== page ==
|Hauling in the 'Lander'|
"If you get 50% of what you hoped to do done during a field day (when the weather is foul), you're doing pretty good."
-Dr. Will Ambrose
Today the group split into 3 different parties:
1. Mike and Julie Retelle took to the raised beaches of Ingoya to start preliminary mapping to try and understand the sea level history of Ingoya's past.
2. Maddie, Irene, Michael, and Randall took a small boat out to recover shallow water clams with the dredge.
3. Rob, Will, Al, Aubrey, and Dan went with Thorleif on the big boat to recover the 'Lander" and hopefully other moored equipment around the corner on the island.
So far, all groups met success. The small group came back with near 60 clams that will be used by both Maddie and Irene. Maddie will be looking at the clam shells to further build her Ingoya chronologies (counting growth layers and using oxygen isotopes to reconstruct climate parameters). Irene will use the clam tissue to study growth and reproduction and how it relates to biophysical parameters such as environmental temperature, light, salinity, food availability, and water turbidity.
|The small boat party getting ready to take off|
The large boat group, of which I was on, was able to brave some pretty gnarly seas to recover two cumbersome pieces of equipment amidst the waves. The 'lander' holds clams in-situ and monitors the opening and closing of the bivalves through electrodes epoxied onto the shell exterior. It also has environmental monitoring probes of which Rob and Irene can pair the physiological data of the clams to. This is all a means for us to understand the 'now' and what environmental conditions manifest themselves into actual clam growth so we can use older clams to infer past environmental conditions. To see the process of today's field work please check out the pictures and captions below…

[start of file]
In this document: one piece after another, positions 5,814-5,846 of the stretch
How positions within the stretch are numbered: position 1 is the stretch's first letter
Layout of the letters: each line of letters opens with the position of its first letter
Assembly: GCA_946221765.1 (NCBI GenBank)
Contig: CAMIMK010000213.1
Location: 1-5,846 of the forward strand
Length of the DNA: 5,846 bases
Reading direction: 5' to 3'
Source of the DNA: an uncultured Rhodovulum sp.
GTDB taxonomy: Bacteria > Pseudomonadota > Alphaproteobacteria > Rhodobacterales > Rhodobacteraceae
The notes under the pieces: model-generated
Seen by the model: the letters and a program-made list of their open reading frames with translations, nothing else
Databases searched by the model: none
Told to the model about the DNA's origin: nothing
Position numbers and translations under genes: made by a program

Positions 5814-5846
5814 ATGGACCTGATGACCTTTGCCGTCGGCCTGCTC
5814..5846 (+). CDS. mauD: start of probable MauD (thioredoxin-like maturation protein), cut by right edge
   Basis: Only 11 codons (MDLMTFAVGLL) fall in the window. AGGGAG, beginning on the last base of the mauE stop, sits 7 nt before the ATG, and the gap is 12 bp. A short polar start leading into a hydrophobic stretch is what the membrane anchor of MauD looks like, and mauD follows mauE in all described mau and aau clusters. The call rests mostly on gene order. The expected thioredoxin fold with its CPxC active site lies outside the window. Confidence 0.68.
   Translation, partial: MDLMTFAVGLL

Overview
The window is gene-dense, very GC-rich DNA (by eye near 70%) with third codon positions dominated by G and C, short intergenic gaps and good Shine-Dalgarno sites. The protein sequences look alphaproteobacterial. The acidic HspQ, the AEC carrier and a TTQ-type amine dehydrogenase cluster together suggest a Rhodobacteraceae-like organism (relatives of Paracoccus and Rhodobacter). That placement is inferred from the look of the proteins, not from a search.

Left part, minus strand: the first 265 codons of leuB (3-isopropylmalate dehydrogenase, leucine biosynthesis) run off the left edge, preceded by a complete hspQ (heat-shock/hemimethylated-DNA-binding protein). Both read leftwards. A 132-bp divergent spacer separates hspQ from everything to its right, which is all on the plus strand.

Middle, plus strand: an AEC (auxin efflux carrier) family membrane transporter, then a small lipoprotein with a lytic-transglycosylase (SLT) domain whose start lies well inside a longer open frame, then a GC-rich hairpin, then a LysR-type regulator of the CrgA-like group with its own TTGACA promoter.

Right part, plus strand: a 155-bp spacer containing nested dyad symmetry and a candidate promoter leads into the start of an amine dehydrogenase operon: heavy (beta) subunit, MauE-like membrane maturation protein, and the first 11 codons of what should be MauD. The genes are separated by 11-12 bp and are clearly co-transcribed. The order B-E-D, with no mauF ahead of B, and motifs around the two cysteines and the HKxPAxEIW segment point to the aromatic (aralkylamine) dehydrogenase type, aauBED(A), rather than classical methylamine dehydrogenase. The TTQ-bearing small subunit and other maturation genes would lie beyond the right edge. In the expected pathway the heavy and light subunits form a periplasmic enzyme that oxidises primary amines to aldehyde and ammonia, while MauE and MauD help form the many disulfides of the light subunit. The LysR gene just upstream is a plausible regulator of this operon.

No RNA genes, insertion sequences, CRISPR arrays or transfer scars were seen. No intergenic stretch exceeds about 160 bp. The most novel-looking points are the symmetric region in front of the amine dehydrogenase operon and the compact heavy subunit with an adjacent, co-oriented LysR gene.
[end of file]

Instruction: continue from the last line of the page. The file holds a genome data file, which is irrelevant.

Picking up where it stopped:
plus video! This one courtesy of Al Wanamaker.
|Al as we take off on the big boat|
|Arghhhhh! Psyched to be hitting the seas, though a bit rough|
|We met up with the small boat at sea|
|A crucial part of retrieving any mooring is using the hook to snag it prior to loading the line into the winch. Here is Will masterfully bringing it home.|
|Winches help a lot but this thing is bulky|
|Maneuvering it into the boat takes many hands. You also have to take into account that if this thing swings wrong it will take you out. The legs are filled with lead to help anchor it on the ocean bottom but also, if there is an air bubble in the sealed leg and it goes to deep ocean depths, the intense pressure would cause the leg to implode. |
|Safely on board (photo courtesy of Al Wanamaker)|
|Note the electrodes on the clam shell of the slightly exposed center clam|
|Out of the 'lander' it is time to download data. The clam trays need to be kept immersed in salt water in large bins after this point.|
Now for the small boat results:
|Excellent clam specimens! Note how they grow their annual layers just like the tree rings on the picnic bench stool. |
|The dredge brings in more than just live clams but also gravel and shells from the sea bottom. I collected numerous for Mary Wiggin, Thornton Academy Marine Biology teacher.|
|Irene with bagged samples for analysis|
|The second mooring the big boat crew recovered. A temperature probe moored at exactly 5 meters above the bottom on the line. Note the nice anchor that well, anchored it.|
|This hitchhiker was found on the temperature probe line: A "Tunicate" as my biologist friends have informed me. The crazy thing is that it is actually a chordate making it much closer to us genetically than you might think…kind of looks like a milky eye…eeeek|
We'll end things with a little boat rocking to lull you to slumber though I doubt that will work if you've managed to make it this far.
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